Handout to Ukrainian ‘war refugees’ to cost taxpayers $491 million

To date 189,194 Ukrainians in Canada have applied for $490,717,500 in taxpayer handouts for resettlement purposes, according to a federal government briefing note.

Handout to Ukrainian ‘war refugees’ to cost taxpayers $491 million
The Canadian Press / Christopher Katsarov
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Taxpayers are on the hook for nearly a half billion dollars to resettle displaced Ukrainian refugees, according to the federal government.

To date 189,194 Ukrainians in Canada have applied for $490,717,500 in taxpayer handouts, reported Blacklock’s Reporter

"These funds will help Ukrainian nationals and their family members meet their basic needs such as transportation and longer-term housing as they arrive in communities across Canada and find a job," said the December 1 briefing note Service Canada Support To Ukrainian Newcomers by the Department of Employment.

According to the briefing note, refugees are entitled to $3,000 per adult and $1,500 per minor child under the Canada-Ukraine Authorization for Emergency Travel (CUAET) program. They also received a whole slew of benefits, including free air travel to Canada, shelter aid, Social Insurance Numbers and work permits.

"There is no limit [to how many refugees we will accept]," said the memo, Information On Ukrainian Nationals Coming To Canada.

As of last July, nearly 793,084 visas have been approved through CUAET, according to Immigration Canada. At the time, only 166,849 Ukrainians emigrated to the country. 

"The people of Ukraine know that the Government of Canada and the people of Canada are strong supporters of Ukraine, that we recognize this fight is not just Ukraine’s fight," Finance Minister Chrystia Freeland told reporters August 25, 2022. "Ukraine is fighting for its sovereignty and for its democracy but Ukraine is also fighting for democracy around the world."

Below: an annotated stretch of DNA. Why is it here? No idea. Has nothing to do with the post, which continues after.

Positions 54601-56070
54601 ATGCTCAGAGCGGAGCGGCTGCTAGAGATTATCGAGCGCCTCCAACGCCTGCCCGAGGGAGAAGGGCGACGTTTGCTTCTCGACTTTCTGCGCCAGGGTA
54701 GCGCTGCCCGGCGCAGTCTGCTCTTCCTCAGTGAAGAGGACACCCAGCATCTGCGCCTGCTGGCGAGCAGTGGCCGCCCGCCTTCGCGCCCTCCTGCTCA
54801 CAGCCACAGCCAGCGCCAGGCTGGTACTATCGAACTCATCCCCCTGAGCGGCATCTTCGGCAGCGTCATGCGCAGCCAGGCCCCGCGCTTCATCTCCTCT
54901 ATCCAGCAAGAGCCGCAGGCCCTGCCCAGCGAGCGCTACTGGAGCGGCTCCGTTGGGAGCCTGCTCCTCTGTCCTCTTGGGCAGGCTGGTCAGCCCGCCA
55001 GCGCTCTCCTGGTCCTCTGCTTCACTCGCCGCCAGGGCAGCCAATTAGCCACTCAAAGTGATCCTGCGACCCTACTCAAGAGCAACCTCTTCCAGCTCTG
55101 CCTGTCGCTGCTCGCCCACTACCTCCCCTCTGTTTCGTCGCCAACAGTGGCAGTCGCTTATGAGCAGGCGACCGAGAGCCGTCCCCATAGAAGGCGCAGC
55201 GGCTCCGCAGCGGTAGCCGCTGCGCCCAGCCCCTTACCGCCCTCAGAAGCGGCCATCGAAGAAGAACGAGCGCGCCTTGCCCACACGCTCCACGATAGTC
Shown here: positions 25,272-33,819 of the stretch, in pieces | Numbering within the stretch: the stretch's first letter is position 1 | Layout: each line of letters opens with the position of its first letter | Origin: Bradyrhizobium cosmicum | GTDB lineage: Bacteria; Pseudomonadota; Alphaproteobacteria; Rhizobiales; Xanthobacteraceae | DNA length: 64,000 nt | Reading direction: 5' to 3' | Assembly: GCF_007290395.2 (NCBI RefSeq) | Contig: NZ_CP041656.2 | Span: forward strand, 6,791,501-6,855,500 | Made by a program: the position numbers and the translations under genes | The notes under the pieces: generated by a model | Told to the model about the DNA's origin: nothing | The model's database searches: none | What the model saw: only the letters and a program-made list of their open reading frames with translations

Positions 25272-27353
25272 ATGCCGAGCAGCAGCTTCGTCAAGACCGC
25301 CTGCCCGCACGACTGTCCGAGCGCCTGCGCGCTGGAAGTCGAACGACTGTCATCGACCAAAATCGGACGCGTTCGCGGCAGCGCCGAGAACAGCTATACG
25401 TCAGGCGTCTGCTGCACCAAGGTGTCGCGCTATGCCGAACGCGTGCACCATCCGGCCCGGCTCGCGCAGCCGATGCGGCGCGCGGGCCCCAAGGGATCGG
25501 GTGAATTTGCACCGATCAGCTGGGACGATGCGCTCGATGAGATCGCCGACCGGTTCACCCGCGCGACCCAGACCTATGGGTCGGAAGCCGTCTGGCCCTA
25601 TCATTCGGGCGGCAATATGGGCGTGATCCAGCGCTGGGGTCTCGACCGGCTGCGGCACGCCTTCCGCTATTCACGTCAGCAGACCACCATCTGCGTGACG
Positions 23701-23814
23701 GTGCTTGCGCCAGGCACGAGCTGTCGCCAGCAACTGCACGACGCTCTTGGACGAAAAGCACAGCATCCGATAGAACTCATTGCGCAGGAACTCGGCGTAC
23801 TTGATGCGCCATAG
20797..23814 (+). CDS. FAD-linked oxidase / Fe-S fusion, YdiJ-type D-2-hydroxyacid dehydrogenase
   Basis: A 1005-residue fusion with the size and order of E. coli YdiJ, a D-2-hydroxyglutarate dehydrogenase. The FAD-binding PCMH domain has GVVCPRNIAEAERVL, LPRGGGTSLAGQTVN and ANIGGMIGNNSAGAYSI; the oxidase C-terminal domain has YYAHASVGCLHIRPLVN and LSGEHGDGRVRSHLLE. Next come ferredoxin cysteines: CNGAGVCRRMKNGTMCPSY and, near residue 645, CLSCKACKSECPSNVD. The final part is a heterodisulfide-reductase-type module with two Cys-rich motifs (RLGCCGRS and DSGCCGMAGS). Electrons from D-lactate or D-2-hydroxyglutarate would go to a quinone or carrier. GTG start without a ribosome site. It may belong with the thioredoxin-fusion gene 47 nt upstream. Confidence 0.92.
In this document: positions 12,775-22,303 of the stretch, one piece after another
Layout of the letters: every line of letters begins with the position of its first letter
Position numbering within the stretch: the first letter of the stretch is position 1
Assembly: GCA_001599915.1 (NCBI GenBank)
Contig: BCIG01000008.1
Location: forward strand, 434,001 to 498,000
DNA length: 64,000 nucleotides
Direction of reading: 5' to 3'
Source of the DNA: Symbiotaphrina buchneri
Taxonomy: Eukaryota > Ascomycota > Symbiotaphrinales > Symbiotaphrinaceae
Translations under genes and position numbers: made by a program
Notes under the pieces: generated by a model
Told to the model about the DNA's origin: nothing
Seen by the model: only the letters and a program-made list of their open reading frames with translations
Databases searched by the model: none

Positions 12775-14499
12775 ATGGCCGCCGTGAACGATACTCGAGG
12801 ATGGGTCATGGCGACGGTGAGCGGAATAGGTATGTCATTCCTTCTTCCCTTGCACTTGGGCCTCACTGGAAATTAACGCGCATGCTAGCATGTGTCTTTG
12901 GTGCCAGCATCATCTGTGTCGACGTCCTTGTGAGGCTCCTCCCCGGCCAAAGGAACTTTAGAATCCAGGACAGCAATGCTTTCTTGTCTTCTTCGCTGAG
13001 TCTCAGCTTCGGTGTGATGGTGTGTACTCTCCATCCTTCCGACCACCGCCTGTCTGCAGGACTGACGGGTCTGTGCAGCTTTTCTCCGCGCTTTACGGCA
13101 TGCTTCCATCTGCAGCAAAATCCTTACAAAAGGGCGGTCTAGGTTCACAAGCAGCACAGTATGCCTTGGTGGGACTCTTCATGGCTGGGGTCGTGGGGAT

The Department of Foreign Affairs estimated "immigration measures" including free flights and grants to refugees cost $1 billion so far.

"It’s one thing to promise the money," she said. "It’s another thing for that money to hit Ukrainian bank accounts. You don’t need to trust me about this."

However, that money evaporated as soon as many landed, with landlords siphoning the funds by requesting at least three months' rent upfront. 

In December 2022, Oleksandra Balytska landed in Toronto and could only afford "two ramens" because of food inflation. 

A "brutal" job market eventually sent her packing after her employer let her go last summer.

As reported by CBC News last August, Andrei Zavialov, a Ukrainian Canadian Social Services Toronto settlement worker, knew of 15 Ukrainians who have left the Greater Toronto Area for their native homeland.

The social worker surveyed 734 emergency visa holders residing in Toronto at the time, and only 40.2% said they would stay in Canada permanently. Over 1.1 million Ukrainians have applied for temporary residency in Canada as of last July, but many have yet to emigrate.

Of the respondents, one in 20 would return to Ukraine, while another 5% would go elsewhere in Europe "at the first opportunity." One in 10 (11.6%) would return to Ukraine after the war, with the rest still deciding. 

As reported by Blacklock’s Reporter, total aid to Ukraine totals $9.7 billion, including $5.4 billion in loans and guarantees to finance Ukrainian pensions and other "essential services," $1.8 billion in military aid, $352 million in foreign aid and $115 million in repairs to war-damaged utilities.

"We will be there until Ukraine wins the war," Freeland told reporters last April 10. "I know all Canadians are inspired by the remarkably brave people of Ukraine."

The Department of Finance asked Canadians if they agreed with l providing Ukraine more financial aid to defend against Russia. Only 32% agreed.

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